Someone in your life probably told you when you were very young that you should always be able to stand on your own two feet. Most likely, more than one person who loved you has reminded you of the importance of emotional independence. It is good advice that should be taken very seriously. However, is it possible that women have taken this advice too far?

Women need to feel needed. They want to believe they fill a special place in their husband’s lives that no one else can. They want to be missed when they are gone and celebrated when they return. But somehow women forget that husbands experience many of the same needs. Although expressed differently and certainly fulfilled differently, these needs do exist in your husbands, as well.

How then, do women accomplish these two seemingly contradictory needs. Is it possible to ensure that your husband knows you need him and knows you rely on him without jeopardizing your need to be prepared for an independent future that you hope will never come? It is possible. Once you define the difference between emotional independence and practical independence, it becomes clear that your needs and your husband’s needs do not contradict at all.

Practical independence is a necessity of life for anyone with a healthy amount of concern for stability and security. It must exist to avoid chaos in the unfortunate event of not only divorce but death as well. Practical independence is the ability to maintain a suitable lifestyle for you and those who depend on you if your spouse is no longer with you. Education, career options, investments and savings all play a role in creating the ability to maintain practical independence. These are important issues that all women should address and utilize to their benefit.

However, emotional independence has nothing to do with the practicalities of life. An emotional need is a willingness and ability to allow yourself to be vulnerable with another person. Both husbands and wives are guilty of confusing vulnerability with weakness. In actuality, only individuals of real courage and strength can allow themselves to be genuinely vulnerable.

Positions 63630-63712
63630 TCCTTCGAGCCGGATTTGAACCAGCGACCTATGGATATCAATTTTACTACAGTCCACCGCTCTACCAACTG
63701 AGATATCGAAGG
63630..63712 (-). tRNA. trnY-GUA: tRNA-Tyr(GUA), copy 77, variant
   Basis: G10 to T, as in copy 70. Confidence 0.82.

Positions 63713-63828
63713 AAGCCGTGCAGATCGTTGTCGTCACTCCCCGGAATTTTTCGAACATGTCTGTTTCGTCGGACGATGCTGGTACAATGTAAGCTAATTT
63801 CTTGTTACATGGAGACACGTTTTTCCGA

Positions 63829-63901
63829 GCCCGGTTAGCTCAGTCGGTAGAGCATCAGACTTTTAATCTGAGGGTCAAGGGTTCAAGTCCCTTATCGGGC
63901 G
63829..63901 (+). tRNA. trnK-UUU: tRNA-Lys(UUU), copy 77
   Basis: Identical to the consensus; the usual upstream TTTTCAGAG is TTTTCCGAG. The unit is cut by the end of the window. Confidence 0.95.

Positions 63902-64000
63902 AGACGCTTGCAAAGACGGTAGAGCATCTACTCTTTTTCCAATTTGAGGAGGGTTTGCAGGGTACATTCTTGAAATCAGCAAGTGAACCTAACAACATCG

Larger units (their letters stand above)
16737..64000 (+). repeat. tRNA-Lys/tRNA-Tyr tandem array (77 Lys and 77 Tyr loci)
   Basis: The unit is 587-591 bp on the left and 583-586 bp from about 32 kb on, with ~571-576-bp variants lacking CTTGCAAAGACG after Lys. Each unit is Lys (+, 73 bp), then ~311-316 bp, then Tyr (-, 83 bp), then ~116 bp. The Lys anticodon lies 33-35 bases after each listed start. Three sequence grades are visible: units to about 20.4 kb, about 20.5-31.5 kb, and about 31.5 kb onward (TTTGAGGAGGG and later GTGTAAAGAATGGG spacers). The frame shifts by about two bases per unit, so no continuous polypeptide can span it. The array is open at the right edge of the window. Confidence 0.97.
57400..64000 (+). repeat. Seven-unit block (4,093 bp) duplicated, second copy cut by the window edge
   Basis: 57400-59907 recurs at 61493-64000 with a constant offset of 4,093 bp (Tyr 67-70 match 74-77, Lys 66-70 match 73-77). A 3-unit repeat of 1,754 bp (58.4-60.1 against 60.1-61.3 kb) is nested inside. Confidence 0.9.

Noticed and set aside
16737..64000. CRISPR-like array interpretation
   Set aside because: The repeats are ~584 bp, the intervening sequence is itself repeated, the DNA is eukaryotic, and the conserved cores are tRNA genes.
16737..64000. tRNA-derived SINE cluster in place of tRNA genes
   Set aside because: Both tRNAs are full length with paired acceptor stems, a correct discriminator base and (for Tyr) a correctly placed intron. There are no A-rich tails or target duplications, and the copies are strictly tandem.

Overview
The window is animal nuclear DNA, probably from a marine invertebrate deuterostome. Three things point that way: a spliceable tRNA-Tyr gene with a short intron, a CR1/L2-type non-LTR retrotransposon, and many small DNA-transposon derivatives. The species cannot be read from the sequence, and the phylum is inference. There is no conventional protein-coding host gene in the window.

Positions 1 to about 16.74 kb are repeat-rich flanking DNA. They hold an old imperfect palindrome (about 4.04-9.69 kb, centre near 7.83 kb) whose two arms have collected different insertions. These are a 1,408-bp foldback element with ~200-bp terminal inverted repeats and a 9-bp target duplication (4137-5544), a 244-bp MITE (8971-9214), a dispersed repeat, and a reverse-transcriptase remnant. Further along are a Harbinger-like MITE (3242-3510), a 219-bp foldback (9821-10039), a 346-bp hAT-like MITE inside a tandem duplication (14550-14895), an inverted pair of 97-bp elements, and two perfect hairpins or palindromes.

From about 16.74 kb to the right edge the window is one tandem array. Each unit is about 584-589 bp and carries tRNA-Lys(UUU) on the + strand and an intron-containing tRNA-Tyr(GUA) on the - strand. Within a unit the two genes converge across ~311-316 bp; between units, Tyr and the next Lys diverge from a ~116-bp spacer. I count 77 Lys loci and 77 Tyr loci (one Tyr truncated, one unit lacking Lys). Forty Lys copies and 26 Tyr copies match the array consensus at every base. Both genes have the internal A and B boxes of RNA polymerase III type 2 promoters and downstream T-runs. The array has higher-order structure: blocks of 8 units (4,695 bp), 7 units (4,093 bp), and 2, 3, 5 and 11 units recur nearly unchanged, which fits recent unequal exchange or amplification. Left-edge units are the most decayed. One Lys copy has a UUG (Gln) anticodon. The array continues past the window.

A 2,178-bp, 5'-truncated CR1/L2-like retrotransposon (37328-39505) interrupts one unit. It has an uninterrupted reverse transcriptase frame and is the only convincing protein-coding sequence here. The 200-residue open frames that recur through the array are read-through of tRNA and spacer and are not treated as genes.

An emotional need is a necessity in any long-term relationship. This is especially true of the marital relationship. Marriage, without need, will result in a very superficial relationship at best. Need instills in us the desire to trudge forward in circumstances that desire alone would not. To desire, love, respect and enjoy your husband will not carry you through the tough times. Need will.

Consider this concept of “need” in terms of finances. Your most genuine needs include nothing more than food, clothing, and shelter. Regardless of how scarce money may be, you still need these things. However, the material things we desire and love will be given up if they create too much of a burden in our lives. Regardless of how important it may be for you to shop, eat at your favorite restaurant or relax during your weekly pedicure, you will sacrifice these things if they become too burdensome. As this example illustrates, needs are not negotiable. Our instincts require that we hold on to that which we need regardless of what hardships they create. Need gives us the strength to keep going when we would otherwise give up.

All marriages have difficulties. Whether or not yours survives those difficulties depends significantly on how vulnerable you and your husband are willing to be with one another. Decide to need each other. Invest in one another emotionally. Allow yourselves to be vulnerable. If you do these things, you will likely find that you will work harder than you ever thought possible to ensure your marriage withstands all the challenges life has in store.

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Born in Boston, but raised in Miami, Johanne Cadet wrote her first romance novel at age thirteen when she discovered writing about boys was so much more easier than talking to them. Since then, her flirting skills haven’t improved, but she likes to think her writing has. With a degree in Communications and Sociology from FAU, Johanne loves to write and grow brands through content marketing. Having already lived in two states, she now lives in Los Angeles. When she’s not writing or working, you can find her binge-watching Sex and the City, or indulge in her unhealthy addiction to stalking people on social media. You can find her on every social media app under @johannecadet